Once Curran was handcuffed, Aleshire and Abram walked her toward the disciplinarian's office. During the walk, Aleshire " slammed" Curran into a wall, hard enough to dislodge the cell phone which she had hidden in her shirt. ROA 498. She contends that she was cooperating and had done nothing to provoke being pushed into a wall. Aleshire disagrees, stating that Curran had attempted to free herself and that he " plac[ed] her against the hallway wall" in order to regain control. ROA 300. Surveillance cameras recorded at least part of this second use of force.
Aleshire then delivered Curran to the disciplinarian's office, where she waited for several hours until her mother arrived. After speaking with school officials and photographing Curran's injuries, her mother took her to a nearby hospital for treatment. Curran's physical injuries from the encounter with Aleshire included bruising on the back of her head and bruising on her arms and wrists.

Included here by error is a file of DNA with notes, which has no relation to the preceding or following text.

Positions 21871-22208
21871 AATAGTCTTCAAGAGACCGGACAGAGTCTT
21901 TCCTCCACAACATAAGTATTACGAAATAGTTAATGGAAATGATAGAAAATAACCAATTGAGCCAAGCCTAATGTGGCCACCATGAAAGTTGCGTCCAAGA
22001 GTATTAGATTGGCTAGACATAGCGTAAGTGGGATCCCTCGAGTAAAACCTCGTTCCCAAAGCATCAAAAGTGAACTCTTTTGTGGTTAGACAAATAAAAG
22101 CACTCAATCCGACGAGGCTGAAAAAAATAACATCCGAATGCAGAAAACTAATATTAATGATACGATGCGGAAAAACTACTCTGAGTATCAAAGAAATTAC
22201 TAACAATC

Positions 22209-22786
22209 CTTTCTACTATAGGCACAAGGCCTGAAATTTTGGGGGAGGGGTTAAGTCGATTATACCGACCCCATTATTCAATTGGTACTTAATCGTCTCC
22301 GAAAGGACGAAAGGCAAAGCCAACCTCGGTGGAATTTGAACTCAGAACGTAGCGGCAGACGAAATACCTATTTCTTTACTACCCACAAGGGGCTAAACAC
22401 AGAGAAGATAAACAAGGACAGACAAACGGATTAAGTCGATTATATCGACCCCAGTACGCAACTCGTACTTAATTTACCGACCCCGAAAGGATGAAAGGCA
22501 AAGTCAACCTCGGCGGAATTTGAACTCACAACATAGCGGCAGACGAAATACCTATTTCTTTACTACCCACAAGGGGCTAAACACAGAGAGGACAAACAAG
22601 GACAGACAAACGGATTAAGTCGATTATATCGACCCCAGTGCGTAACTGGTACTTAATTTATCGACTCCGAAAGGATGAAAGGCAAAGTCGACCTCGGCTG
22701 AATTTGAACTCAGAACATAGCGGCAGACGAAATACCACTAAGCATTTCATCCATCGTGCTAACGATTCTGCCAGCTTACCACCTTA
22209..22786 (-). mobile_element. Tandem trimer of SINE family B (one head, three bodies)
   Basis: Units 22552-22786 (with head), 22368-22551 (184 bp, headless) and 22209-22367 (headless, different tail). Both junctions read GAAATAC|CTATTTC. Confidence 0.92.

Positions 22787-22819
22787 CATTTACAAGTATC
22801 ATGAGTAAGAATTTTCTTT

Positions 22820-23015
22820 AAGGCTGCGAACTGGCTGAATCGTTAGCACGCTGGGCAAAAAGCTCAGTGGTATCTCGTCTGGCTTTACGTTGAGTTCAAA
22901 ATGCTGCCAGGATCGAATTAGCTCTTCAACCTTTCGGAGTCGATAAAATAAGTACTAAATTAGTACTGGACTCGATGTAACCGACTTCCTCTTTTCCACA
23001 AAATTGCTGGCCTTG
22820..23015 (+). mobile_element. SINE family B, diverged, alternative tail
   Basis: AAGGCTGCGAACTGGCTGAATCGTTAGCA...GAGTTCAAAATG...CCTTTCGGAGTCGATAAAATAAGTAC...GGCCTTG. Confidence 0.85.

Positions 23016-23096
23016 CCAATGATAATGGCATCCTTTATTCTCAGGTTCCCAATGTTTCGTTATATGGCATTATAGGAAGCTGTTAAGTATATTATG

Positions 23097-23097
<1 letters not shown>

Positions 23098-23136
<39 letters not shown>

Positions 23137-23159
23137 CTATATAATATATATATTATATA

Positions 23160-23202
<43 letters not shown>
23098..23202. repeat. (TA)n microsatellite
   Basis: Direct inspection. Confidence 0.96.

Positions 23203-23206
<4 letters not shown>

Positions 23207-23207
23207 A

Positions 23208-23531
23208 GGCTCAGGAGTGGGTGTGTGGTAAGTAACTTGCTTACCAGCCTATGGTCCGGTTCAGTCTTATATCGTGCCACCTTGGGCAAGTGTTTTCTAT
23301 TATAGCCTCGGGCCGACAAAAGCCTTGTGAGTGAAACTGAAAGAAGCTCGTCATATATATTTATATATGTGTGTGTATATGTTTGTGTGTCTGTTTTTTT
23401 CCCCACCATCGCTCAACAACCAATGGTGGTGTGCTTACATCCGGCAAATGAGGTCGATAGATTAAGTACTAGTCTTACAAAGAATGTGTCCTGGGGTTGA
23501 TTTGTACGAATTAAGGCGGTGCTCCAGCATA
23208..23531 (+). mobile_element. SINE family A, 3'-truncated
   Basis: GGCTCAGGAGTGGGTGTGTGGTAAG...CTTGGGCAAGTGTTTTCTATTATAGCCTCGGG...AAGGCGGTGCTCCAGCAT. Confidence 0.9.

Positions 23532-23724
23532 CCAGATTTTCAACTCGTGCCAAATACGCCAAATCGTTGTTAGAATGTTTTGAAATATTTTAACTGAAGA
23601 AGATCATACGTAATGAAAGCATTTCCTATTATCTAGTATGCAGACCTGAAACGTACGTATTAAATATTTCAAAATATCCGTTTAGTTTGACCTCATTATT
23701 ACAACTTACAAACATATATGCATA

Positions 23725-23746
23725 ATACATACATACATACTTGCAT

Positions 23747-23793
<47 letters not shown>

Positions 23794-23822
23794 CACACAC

Many hours after the incident, while Curran was still at the hospital with her mother, Aleshire arrested her for battery of an officer. She was tried in juvenile court and found guilty. The conviction is now final.
Before completion of the criminal case, Curran and her mother1 sued Aleshire
and other St. Tammany Parish officials and entities2 for injuries stemming from the September 24th encounter. Curran asserted ten federal and state law claims against Aleshire. Although the complaint did not use the phrase " excessive force," she later clarified--and the district court accepted--that her claims of battery, assault, cruel treatment, and unlawful search and seizure were excessive force claims under both state tort law and federal constitutional law. Because the validity of Curran's conviction for battery might have affected the merits of at least some of her claims, the district court stayed the case while she unsuccessfully appealed her conviction.